Portraits of Bias: Art, Science, and the Violence in Depictions of Black Women's Bodies

    by Kirti Koushika

    Visual conventions in art have a significant impact on how we perceive and communicate knowledge and transmit ideas. Iconography is the use of pictures or systems that are intrinsically tied to certain meanings, and icons serve as creative representations to capture the attention of the public. However, depicting an individual as art may not result in an objective picture of the individual, but rather in divisions and inconsistencies in viewpoints. As a result of such divisions, new groups are formed in which a simplified and frequently biased perspective is developed in the form of stereotypes, drawing the viewer’s attention to the relationship between the individual and the overarching attributes associated with their socioeconomic class. This highlights how art not only communicates but also changes our society’s perceptions, highlighting the significance of evaluating its impact critically.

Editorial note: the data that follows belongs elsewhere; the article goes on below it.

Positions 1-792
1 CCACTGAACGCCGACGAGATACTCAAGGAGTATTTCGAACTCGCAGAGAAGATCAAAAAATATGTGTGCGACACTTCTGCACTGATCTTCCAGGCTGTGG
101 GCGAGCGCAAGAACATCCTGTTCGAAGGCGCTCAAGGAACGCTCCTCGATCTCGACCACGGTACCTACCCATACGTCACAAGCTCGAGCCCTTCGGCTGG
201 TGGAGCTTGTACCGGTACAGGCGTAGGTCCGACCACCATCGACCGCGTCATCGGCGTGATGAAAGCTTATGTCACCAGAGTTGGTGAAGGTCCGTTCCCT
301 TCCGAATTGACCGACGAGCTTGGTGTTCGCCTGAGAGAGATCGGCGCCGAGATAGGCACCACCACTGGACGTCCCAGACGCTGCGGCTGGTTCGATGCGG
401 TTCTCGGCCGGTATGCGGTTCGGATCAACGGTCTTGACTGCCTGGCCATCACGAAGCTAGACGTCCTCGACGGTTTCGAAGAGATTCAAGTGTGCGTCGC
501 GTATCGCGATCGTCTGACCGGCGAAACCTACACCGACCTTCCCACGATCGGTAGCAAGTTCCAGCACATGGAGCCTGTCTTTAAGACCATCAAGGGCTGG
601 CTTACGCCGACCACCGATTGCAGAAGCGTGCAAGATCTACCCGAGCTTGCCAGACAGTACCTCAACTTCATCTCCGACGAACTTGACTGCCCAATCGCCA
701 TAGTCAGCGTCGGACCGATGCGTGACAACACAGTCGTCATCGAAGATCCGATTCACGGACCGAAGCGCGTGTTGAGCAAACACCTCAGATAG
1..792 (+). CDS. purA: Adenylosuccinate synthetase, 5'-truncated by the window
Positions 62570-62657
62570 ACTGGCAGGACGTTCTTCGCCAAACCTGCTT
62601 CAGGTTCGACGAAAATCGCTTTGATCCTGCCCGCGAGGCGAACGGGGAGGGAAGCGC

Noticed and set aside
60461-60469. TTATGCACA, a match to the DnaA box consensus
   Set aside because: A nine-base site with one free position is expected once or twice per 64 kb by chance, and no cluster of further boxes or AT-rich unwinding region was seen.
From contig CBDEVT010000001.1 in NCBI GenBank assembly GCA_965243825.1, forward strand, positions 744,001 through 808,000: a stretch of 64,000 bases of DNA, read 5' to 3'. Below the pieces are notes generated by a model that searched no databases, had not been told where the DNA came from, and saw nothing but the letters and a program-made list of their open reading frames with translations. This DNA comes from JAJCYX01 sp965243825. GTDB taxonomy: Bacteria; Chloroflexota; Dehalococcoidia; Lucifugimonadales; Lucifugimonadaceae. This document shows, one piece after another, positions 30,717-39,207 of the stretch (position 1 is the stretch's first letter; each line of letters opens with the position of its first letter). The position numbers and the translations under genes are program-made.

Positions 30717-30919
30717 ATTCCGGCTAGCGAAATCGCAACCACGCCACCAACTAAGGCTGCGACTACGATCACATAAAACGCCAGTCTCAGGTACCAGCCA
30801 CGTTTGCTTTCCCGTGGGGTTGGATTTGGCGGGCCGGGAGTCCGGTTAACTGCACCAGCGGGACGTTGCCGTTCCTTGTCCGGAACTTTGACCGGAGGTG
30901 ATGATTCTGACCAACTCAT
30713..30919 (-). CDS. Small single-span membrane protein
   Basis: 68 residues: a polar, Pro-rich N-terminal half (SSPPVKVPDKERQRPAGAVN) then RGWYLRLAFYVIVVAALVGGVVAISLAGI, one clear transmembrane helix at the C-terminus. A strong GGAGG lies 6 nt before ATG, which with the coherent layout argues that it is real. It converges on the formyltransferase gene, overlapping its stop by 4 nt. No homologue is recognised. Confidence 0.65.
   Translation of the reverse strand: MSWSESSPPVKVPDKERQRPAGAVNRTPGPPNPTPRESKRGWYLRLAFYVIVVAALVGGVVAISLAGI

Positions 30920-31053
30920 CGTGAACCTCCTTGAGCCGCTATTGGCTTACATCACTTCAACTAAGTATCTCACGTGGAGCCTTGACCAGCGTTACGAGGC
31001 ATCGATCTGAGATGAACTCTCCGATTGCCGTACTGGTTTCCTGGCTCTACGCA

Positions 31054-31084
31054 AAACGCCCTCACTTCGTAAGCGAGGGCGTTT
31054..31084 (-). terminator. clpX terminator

In Gilman’s work, Black Bodies, White Bodies: Toward an Iconography of Female Sexuality in Late Nineteenth-Century Art, Medicine, and Literature, individual realities are given mythic importance and these manifest as icons that represent perceived attributes of the group to which the individual belongs. These myths are fragments of the social reality and their perception is highly impacted by the viewer’s ideological inclinations.  The combination of these stereotypes, in turn, solidifies and crystallises into the greater society’s collective perspective. Stereotypes based on class, race, and gender roles frequently go unrecognised and unquestioned, maintaining themselves via historical continuity which reproduces itself as ideology. Throughout history, comparisons between Europeans and other groups were made to establish differences between “human” characteristics. The concept of sexuality and beauty, specifically for women, served as major indicators of class and racial superiority (Gilman, 1985). Such deeply rooted prejudices and historical structures impact our impressions of individuals and groups while also contributing to the commodification and objectification of women, constructing fragile identities of women.